This training was spread to our employees and WebWise Ambassadors were identified from each of the Telenor operating Circle who would conduct the school outreach programs around the year.
“The workshop was an eye-opener for us as we came across the high risks of things that we use on a daily basis like Facebook and WhatsApp. I am happy to conduct these sessions and we are proud to be a part of this project. We are now all set to spread this awareness amongst the youth further,” said Surjeet Singh, WebWise ambassador from Telenor corporate office, Gurgaon.
New WebWise Survey
After running the program in schools across India for 2 years, Telenor India recently conducted another survey on the awareness level around topics of cyber safety.
The survey reveals trends of school going children in topics such as:
Media used to accessing the Internet
What is Internet being used for
Who will they approach if they are bullied
The Telenor India WebWise report reiterates that children are extremely vulnerable to cyber harm such as hacking, receiving inappropriate messages among other things. In fact, cyber-bullying has emerged as one of the major issues online and often it goes undetected as children do not discuss the issue with parents or teachers.
Key findings of the survey:
• 98.8% school-going children access internet in urban areas and 49.5% of them do it from home
• Over 43% use mobile as the medium to access internet, followed by laptop, desktop and tablets
• Children use internet to find information for school projects, playing games, reading online books, listening to music and watching movies, social networking sites, email, etc.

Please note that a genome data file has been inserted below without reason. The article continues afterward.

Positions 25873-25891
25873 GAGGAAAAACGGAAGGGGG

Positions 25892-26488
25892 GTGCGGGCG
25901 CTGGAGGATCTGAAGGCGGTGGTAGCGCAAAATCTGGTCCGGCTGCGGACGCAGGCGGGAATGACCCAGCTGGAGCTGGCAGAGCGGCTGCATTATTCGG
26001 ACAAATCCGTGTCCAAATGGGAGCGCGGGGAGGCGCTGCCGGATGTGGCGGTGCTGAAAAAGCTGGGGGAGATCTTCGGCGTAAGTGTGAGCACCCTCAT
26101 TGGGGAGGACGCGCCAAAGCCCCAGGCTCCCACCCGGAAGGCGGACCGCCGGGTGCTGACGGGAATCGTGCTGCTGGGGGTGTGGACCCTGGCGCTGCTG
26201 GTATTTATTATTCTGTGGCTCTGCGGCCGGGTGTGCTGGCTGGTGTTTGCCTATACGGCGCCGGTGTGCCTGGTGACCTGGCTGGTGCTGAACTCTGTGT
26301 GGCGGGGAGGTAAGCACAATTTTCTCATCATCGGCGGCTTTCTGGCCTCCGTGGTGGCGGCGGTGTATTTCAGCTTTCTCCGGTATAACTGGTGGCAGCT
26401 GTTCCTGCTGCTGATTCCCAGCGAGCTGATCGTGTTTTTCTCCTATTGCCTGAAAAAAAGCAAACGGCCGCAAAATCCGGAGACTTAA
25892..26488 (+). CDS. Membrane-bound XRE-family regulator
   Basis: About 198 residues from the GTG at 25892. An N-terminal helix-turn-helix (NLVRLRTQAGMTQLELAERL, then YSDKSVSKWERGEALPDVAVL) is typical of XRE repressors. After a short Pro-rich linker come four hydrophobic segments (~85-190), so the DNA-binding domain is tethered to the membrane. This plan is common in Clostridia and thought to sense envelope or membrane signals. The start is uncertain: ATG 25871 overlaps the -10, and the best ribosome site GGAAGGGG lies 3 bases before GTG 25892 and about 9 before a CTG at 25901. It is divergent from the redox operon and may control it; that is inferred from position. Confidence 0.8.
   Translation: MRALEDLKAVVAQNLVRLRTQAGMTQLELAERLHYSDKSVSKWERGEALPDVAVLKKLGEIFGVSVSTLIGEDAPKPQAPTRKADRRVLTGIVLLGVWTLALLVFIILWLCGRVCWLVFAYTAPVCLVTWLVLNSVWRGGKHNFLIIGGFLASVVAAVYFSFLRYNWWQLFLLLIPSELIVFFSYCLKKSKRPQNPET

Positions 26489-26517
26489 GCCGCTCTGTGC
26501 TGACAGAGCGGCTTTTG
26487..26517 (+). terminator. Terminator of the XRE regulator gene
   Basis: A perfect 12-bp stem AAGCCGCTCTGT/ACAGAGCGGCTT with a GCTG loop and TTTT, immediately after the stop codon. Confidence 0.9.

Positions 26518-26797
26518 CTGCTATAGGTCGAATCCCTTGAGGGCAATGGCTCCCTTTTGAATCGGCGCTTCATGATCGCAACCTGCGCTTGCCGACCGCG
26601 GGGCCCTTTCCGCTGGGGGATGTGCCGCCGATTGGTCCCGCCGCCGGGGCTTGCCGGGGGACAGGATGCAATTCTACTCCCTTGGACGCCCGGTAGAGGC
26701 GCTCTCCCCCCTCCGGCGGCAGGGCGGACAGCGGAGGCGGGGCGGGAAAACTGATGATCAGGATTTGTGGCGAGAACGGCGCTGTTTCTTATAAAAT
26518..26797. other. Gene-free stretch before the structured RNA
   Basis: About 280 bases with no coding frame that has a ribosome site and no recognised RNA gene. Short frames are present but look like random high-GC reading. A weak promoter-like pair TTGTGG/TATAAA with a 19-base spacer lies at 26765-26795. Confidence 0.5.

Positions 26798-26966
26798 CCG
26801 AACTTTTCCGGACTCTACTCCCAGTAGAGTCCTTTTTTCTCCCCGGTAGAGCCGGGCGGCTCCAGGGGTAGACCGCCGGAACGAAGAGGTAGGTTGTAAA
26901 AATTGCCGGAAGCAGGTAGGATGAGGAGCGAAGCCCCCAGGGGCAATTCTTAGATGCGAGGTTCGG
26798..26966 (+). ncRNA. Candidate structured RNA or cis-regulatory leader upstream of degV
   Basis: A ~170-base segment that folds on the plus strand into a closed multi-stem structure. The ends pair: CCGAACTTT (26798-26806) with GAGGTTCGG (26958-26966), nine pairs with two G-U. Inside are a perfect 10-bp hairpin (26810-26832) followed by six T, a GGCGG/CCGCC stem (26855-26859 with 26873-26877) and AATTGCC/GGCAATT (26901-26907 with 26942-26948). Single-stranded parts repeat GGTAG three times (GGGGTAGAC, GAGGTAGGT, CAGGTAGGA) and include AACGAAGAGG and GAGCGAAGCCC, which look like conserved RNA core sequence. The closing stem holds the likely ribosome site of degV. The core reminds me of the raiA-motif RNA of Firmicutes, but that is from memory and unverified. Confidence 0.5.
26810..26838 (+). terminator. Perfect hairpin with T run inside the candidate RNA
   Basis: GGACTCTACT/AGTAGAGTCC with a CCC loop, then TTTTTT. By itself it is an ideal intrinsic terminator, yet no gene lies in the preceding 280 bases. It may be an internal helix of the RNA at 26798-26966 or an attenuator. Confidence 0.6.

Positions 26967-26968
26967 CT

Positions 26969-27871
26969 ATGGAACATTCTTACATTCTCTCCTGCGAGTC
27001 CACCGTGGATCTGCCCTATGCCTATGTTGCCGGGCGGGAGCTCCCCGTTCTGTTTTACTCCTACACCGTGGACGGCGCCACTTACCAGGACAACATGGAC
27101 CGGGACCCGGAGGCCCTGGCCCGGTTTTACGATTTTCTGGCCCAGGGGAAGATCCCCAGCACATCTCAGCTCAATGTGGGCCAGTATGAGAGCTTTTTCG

• 54.8% children share their passwords with friends
• Majority of children were willing to approach their parents in case they experience any cyber harm
• Over 76% children are not aware of the Child Helpline 1098
• Facebook is the most favourite platform, followed by WhatsApp, Twitter and Instagram
• Over 35% children have experienced their account being hacked while 15.74% shared that they have received inappropriate messages.
• 15% complained of being bullied online whereas 10.41% faced humiliation through picture/video that were uploaded on Internet
The survey which was conducted across schools in 13 cities of India, covered a sample size of 2727 students who have attended these sessions. After the workshop, 92.6% of the children surveyed said they will not share personal information with strangers while online whereas 89.3% said they will block suspicious persons and inform an adult in case they are bullied online.
As of now, the WebWise program has touched more than 52,000 students in 72 schools, through 170 workshops in 13 cities such as Pune, New Delhi, Aligarh, Shahjahanpur etc.
Till December 2016, the WebWise program has been awarded 5 times by organizations like CRY (Child Rights and You), IPRCC (Indian PR & Corporate Communications) Awards and more.
The Webwise program has now conducted workshops for parents, teachers as well the Noida Police Department in order to spread the cyber safety awareness amongst the various key sections of the society.